Wednesday, June 26, 2013

Blanking Out

Saturday, Oct. 28th,
Today I had an anxiety attack. I had watched the John Bradshaw tape and he said a suicide attempt was not an adult acting but the inner child reacting to a previous hurt. His speech was in Santa Fe, New Mexico. I don’t know if it was that or what he said or if the anxiety was covered up before but I suddenly wanted to “black out” or “blank out”. I wanted to take pills to forget—forget what? I wanted to lay on the carpet and be numb in the bookstore, but I didn’t. This afternoon I cleaned house and tonight I took Jen and Asia to “the Scream” –a fun house for Halloween. I went to the bookstore and got Rosamund Pilcher’s new book-Coming Home. . .
I’m feeling, again, like I don’t know why I’m living and I would like to be someplace quiet with very few demands. I forget a lot of things. I wonder if my mind is fried or if this is depression or stress doing this.

Dear Mom,
You are someplace quiet with few demands now. I don’t know if you got there by your own hand, or if God just brought you to Him (super) naturally, but I do remember the “good-bye” dream I had, of walking through dogwoods and cherry trees, the petals falling on us like velvet rain. I remember the sense of peace, of you telling me that you were “really OK.” I remember you smiling, and I remember thinking about how long you wanted exactly this, but couldn’t have it.
I wish you didn’t bury your anxiety here. Of course you were anxious about a lot, but did you not see the synergy here? If God Himself were to say, “Yo, Elaine, how much clearer can I make it?” Would you turn to Him and say, “Make what?”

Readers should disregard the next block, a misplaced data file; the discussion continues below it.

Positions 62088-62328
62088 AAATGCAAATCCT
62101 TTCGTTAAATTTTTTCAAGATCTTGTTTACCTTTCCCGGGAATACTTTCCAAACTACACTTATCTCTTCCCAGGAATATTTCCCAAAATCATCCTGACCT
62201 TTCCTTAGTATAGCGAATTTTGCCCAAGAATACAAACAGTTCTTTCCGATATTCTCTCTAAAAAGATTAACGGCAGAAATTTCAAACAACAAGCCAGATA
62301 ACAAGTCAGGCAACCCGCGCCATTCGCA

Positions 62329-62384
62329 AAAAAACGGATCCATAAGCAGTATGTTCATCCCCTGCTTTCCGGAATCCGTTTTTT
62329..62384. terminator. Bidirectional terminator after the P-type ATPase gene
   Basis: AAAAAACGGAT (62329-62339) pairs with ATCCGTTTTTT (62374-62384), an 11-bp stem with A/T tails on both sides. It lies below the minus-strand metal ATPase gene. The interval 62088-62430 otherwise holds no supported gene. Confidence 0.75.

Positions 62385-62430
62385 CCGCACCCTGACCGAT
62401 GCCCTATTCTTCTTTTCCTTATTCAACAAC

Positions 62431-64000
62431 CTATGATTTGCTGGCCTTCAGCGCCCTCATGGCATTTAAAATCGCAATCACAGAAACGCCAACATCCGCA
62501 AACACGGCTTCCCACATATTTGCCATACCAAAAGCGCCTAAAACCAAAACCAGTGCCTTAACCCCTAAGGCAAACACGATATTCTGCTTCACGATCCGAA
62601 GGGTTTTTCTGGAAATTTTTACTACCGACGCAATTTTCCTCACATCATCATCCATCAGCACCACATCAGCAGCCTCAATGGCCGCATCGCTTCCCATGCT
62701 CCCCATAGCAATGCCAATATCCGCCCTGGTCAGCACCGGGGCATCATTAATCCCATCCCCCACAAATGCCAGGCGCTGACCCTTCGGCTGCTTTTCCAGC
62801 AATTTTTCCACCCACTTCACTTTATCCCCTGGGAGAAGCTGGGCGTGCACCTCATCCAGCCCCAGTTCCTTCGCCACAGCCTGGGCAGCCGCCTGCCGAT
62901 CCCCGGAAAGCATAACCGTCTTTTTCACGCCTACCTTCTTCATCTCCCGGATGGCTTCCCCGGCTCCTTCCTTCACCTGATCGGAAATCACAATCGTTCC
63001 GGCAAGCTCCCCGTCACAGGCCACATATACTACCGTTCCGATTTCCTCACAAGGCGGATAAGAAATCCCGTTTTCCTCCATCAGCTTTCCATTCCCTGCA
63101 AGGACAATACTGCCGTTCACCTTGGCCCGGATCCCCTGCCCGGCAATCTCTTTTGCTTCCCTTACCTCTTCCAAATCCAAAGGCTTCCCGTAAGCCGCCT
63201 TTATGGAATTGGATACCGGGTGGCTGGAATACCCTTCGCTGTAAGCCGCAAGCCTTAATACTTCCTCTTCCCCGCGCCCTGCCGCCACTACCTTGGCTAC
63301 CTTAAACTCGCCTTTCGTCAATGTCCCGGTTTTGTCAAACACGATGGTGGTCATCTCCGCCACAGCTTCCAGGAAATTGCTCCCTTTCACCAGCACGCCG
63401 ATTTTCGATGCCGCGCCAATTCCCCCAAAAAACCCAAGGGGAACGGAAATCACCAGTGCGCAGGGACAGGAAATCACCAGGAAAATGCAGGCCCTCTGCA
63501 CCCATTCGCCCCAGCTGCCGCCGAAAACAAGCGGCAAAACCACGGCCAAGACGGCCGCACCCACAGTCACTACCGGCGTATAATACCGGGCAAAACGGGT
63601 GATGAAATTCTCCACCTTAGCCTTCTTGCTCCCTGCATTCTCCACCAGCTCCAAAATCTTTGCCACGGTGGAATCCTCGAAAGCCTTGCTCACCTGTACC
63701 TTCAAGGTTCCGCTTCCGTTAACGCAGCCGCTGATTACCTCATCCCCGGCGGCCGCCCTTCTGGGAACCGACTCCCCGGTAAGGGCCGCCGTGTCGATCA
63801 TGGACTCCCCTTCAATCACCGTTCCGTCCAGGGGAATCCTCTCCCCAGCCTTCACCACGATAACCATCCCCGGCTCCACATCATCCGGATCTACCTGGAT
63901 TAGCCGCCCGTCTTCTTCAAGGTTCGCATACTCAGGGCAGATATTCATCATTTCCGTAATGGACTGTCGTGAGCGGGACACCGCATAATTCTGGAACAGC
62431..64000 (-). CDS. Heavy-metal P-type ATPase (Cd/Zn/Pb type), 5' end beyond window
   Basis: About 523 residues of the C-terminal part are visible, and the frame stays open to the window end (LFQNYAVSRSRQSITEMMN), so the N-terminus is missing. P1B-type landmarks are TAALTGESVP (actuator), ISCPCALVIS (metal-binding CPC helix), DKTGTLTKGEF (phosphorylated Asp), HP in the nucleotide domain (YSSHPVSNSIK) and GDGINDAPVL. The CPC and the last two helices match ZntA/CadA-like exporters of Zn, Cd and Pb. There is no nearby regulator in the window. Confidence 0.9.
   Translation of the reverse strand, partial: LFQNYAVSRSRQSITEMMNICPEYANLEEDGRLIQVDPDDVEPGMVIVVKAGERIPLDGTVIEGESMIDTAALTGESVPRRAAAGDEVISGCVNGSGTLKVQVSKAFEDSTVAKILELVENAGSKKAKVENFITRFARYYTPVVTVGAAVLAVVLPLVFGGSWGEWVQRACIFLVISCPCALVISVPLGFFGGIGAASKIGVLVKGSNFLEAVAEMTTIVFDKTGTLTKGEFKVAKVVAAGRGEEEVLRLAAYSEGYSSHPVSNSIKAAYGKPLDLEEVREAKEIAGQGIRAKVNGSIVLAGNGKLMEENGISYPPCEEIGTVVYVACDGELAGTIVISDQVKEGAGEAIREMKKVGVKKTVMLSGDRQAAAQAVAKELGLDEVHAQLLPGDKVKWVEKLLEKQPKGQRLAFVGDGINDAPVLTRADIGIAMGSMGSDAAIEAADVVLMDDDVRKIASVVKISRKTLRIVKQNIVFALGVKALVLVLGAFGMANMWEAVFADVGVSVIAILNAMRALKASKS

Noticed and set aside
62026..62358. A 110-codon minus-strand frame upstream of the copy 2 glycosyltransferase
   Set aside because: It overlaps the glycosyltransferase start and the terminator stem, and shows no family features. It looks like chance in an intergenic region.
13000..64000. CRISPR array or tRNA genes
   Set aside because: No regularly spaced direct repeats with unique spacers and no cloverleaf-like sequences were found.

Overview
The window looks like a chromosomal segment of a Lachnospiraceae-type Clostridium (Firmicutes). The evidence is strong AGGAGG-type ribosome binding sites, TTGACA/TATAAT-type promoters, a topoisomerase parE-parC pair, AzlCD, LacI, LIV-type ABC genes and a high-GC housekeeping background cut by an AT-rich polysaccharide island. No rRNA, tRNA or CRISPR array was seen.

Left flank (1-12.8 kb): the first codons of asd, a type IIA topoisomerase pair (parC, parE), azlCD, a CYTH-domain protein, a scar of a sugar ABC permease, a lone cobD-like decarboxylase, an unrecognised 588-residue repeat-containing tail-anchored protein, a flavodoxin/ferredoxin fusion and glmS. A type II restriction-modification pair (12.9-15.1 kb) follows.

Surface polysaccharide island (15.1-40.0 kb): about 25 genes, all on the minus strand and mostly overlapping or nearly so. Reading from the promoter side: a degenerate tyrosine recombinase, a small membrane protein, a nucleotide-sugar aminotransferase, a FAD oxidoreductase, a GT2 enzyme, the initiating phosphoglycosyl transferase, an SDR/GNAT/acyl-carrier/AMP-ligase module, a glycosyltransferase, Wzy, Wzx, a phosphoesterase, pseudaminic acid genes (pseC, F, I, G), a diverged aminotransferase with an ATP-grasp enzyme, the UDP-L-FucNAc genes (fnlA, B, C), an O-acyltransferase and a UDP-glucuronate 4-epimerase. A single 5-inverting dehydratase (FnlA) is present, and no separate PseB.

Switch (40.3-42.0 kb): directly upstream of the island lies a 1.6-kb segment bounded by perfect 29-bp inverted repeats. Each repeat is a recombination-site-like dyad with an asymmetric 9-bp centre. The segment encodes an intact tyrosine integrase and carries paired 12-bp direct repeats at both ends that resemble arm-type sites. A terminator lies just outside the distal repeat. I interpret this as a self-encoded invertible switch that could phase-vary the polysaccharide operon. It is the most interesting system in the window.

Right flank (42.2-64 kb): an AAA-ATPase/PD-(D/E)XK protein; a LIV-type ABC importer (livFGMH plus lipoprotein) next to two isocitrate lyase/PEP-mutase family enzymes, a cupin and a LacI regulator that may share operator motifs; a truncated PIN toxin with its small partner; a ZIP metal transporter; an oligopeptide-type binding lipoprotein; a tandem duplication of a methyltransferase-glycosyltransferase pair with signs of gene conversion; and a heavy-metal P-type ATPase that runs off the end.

A suicide attempt is the inner child reacting to a previous hurt. You know my theory, but even if my theory weren’t sound, I *know* you felt unloveable and plain. I *know* you never felt good enough or accepted. I *know* you felt you were never getting enough of the right kind of attention. And then the divorce comes, and you lose your safety, your sexuality, your loveability, your attention, your everything. And the inner child cries, and cries, and cries, and feels unwanted. And if the child is crying because her basic trust is betrayed, well, that makes sense, too.
It wasn’t the location: although that should have clued you in to listen.
It wasn’t anything else that happened in the day.
It was the statement “I don’t want to remember” that you made.  What don’t you want to remember? If you had remembered it, you might have healed.


No comments:

Post a Comment